In Azerbaijan, judges do not function independently of the executive branch.  Although President Aliyev in March released over 50 individuals widely considered to be political prisoners, an even larger number remain incarcerated according to respected human rights activists.  Courts often fail to investigate allegations of torture and inhumane treatment of detainees in police custody.     

In Poland, authorities have adopted measures that some claim limit the scope of judicial independence.  A newly created extraordinary appeals chamber is empowered to reopen any final court ruling dating back to October 1997, undermining a core element of the rule of law: the finality of judgments. 

In Romania, the United States is concerned by modifications to legislation and the judicial system that impinge on the independence of the judiciary and curb rule of law.  These legislative changes could make it more difficult to investigate and prosecute crimes, including corruption, and further undermine the institutions that uphold rule of law and good governance. 

In Hungary, reports of political pressure on judges by senior members of the government have increased.  In 2018, the National Judicial Council adopted a report that said the National Office for the Judiciary president – who maintains broad executive authority to manage the courts – did not always comply with the law when appointing judges and court executives.  The prime minister and other senior members of the government publicly criticized court decisions, including some that remained open for appeal.  

The United States regrets the continued lack of effort by Serbia’s current leadership and the War Crimes Prosecutor’s Office to attain justice for three American citizens—the brothers Ylli, Agron, and Mehmet Bytyqi—brutally killed in Interior Ministry custody in July 1999.  We are disturbed that a leading suspect enjoys impunity because of his close ties to Serbian leadership as well as by the increasingly belligerent and dismissive statements by high-level Serbian officials who once promised action.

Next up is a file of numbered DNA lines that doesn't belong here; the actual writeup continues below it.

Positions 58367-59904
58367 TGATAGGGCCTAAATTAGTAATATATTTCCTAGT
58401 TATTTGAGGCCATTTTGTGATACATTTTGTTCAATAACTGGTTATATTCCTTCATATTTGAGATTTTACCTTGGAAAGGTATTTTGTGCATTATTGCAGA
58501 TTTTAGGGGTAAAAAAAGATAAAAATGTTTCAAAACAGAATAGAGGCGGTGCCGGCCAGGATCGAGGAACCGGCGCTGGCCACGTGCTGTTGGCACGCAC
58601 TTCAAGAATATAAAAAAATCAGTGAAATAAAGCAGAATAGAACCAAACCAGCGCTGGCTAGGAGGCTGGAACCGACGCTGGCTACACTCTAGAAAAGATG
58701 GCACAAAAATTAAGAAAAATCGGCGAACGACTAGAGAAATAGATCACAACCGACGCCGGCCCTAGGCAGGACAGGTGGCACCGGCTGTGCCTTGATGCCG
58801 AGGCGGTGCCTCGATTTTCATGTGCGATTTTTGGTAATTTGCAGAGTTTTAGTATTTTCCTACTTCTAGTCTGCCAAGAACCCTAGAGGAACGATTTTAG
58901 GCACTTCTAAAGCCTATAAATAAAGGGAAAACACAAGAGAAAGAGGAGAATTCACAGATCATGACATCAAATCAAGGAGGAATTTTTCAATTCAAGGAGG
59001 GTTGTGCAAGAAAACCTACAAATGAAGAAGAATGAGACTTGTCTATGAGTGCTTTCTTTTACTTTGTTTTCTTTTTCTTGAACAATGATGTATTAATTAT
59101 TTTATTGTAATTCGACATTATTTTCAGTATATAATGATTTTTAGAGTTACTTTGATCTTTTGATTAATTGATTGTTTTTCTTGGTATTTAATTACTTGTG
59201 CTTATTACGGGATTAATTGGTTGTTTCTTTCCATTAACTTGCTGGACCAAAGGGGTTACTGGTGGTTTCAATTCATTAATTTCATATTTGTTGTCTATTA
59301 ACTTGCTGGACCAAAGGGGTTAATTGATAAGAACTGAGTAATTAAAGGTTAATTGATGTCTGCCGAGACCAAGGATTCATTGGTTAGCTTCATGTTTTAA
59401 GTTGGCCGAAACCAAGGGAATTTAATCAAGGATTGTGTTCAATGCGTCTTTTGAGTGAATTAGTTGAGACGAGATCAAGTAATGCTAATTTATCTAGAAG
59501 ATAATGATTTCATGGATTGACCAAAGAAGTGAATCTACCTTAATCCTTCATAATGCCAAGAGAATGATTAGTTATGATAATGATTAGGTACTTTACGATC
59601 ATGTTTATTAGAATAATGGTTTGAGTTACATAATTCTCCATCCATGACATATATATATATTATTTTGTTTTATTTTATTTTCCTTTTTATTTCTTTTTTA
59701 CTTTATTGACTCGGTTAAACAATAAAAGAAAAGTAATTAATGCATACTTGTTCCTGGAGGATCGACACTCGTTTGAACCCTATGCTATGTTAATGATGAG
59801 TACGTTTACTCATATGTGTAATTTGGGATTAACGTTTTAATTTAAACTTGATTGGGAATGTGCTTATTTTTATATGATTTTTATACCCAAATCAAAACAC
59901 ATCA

In Turkey, the United States welcomes the release of American citizen Andrew Brunson and acknowledges the release of American citizen Serkan Golge, and U.S. consulate employee Hamza Ulucay from prison, while strongly condemning the convictions by all three on groundless terrorism charges.  We urge that exit bans on Golge and Ulucay be swiftly lifted. The United States reiterates its strong concern with the prosecution of consulate employees Metin Topuz and Mete Canturk on similar charges; we have seen no evidence to support these baseless and unjustified charges and call for their cases to be resolved in a manner that is swift, fair, and transparent.  These cases, along with mass dismissals of judges and prosecutors, demonstrate the deterioration in fair trial guarantees in Turkey, particularly since 2016, which has resulted in tens of thousands facing trial without a presumption of innocence or a sufficient evidentiary standard to establish guilt beyond a reasonable doubt. The United States calls on Turkey to cooperate with ODIHR in the continued development and implementation of its recently announced Judicial Reform Strategy to restore the right to a fair trial.